It’s unethical to imply human interaction. We should feel squeamish about a robo-middleman making our calls and setting our appointments when we’re perfectly capable of doing these things.

However, there is hope. Google Duplex is here, but you don’t have to get used to it.

Your company can opt out of accepting calls by changing the setting in your Google My Business accounts. If robots are already calling restaurants and businesses in your city, give your staff a heads-up. While they may receive reservations via Duplex, at least they’ll be prepared to talk to a robot.

And if you plan on not opting out, at least train your staff on what to do when the Google robots call.

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Bose launches headphone-less headphones for your face

(TECHNOLOGY) Bose is using augmented reality in a fascinating new way (even if we’re poking fun at it).

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Just in time for the holidays, Bose releases Frames, their new breakthrough sunglasses that combine the protection and style of premium sunglasses, the functionality and performance of wireless headphones, and the world’s first audio augmented reality platform.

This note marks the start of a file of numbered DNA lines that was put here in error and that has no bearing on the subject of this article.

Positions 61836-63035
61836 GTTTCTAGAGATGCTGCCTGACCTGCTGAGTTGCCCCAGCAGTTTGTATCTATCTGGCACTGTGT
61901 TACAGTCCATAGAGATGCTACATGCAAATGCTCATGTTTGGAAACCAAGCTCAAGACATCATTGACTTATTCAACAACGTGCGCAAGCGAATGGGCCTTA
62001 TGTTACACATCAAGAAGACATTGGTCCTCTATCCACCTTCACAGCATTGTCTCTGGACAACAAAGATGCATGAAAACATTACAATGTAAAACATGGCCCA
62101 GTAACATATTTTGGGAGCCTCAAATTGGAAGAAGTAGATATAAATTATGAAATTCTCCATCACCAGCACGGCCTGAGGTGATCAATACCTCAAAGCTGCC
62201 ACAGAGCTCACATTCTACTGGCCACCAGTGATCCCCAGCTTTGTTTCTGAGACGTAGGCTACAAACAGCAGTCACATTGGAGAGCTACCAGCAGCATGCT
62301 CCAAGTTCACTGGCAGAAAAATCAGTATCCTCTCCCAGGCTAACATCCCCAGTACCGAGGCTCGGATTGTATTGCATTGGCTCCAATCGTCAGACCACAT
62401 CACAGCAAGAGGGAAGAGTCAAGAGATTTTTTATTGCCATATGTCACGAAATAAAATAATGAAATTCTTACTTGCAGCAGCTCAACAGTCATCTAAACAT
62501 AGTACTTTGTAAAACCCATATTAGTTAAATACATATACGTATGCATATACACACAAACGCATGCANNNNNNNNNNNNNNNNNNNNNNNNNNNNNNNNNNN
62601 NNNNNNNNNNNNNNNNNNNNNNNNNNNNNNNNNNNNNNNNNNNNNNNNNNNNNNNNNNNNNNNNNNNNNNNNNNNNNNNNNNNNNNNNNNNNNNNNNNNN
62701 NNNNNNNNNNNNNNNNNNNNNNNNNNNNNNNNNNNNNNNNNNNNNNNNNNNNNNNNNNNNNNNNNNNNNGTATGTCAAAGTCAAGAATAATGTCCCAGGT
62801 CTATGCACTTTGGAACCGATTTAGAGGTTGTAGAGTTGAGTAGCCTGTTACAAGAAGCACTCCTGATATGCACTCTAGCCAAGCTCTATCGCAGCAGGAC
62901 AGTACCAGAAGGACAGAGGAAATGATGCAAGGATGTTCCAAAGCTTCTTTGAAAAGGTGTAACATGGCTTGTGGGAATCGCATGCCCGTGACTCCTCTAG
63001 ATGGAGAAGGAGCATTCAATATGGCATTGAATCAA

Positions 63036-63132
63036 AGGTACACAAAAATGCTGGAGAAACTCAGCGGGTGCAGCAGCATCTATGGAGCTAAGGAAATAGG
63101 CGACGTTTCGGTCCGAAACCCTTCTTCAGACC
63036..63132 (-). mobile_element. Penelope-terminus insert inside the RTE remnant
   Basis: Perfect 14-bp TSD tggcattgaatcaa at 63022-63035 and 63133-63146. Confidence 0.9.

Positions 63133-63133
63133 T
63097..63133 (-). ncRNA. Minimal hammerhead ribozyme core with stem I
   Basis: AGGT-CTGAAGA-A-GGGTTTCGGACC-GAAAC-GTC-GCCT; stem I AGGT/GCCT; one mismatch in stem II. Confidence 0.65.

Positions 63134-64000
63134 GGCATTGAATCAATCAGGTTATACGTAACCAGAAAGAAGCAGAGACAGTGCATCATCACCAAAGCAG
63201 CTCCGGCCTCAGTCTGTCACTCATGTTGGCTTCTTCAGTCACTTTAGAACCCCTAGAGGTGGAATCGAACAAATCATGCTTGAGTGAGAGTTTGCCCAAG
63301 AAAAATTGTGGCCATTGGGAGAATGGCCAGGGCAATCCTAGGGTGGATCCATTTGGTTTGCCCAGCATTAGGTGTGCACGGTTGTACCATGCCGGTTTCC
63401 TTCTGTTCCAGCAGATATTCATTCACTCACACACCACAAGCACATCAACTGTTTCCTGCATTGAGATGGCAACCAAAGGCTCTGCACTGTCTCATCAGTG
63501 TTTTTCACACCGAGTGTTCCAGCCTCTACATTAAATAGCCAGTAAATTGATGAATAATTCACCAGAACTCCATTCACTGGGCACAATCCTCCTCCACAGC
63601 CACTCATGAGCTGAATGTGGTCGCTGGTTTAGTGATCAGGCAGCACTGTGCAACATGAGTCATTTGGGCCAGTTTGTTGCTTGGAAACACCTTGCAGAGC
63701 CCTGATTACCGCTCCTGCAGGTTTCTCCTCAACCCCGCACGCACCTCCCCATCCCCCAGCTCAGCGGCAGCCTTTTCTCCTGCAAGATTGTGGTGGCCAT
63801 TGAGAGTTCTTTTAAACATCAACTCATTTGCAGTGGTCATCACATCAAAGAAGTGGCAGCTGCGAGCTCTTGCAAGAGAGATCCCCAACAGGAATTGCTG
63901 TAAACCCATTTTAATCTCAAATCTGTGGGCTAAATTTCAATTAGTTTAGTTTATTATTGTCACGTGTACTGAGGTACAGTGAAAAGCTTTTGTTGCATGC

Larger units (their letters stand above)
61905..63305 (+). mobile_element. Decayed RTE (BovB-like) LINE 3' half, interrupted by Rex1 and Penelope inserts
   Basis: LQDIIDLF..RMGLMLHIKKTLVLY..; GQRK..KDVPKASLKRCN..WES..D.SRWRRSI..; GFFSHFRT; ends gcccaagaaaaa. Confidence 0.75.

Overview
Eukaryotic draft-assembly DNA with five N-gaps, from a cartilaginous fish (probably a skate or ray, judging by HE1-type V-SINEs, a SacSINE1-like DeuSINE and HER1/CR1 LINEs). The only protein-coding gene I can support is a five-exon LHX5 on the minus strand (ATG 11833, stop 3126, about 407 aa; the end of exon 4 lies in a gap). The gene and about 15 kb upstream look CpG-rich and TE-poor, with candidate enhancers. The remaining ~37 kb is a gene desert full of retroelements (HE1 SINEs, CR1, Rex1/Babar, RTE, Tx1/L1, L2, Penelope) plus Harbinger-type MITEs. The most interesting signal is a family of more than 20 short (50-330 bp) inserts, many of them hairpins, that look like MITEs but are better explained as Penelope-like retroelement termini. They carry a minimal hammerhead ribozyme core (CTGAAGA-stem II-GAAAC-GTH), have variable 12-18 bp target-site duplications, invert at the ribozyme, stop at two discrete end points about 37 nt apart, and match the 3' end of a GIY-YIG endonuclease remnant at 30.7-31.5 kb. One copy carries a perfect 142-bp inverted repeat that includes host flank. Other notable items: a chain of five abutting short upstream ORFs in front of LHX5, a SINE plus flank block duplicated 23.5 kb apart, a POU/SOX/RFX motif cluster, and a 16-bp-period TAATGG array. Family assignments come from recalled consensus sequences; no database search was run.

At $199 per pair, they’re the perfect gift for the person who has everything and who will eventually lose them in a lake, leave them in a fitting room, or crush them in a car seat.

Frames have the ability to stream music and information, take and make calls, and access virtual assistants. Bose promises that your playlists, entertainment, and conversations will stay private, although how your conversations will remain private is unclear. Expect confusion from every stranger within earshot.

Bose is calling Frames a revolutionary wearable, but aren’t these just headphones for your face? Very cool headphones for your face?

Bose is pushing the AR functionality hard.

Although they can’t change what you see, they know what you’re seeing using a 9-axis head motion sensor and the GPS from your iOS or Android. Once they know what you see, the AR automatically tunes you into audio commentary for that place, opening users to endless possibilities for travel, learning, entertainment, and gaming.

They claim Frames are hands-free and clear-eyed, but even if that’s the case, do we really need more people walking around under the influence of distraction? As if it weren’t enough to have people’s eyes glued to their phones, now we can have people in matching sunglasses wandering around talking to themselves. Now who looks bonkers?

Frames are available for preorder now and are expected to ship in January 2019. Look for Bose to release updates to their AR at SXSW in March.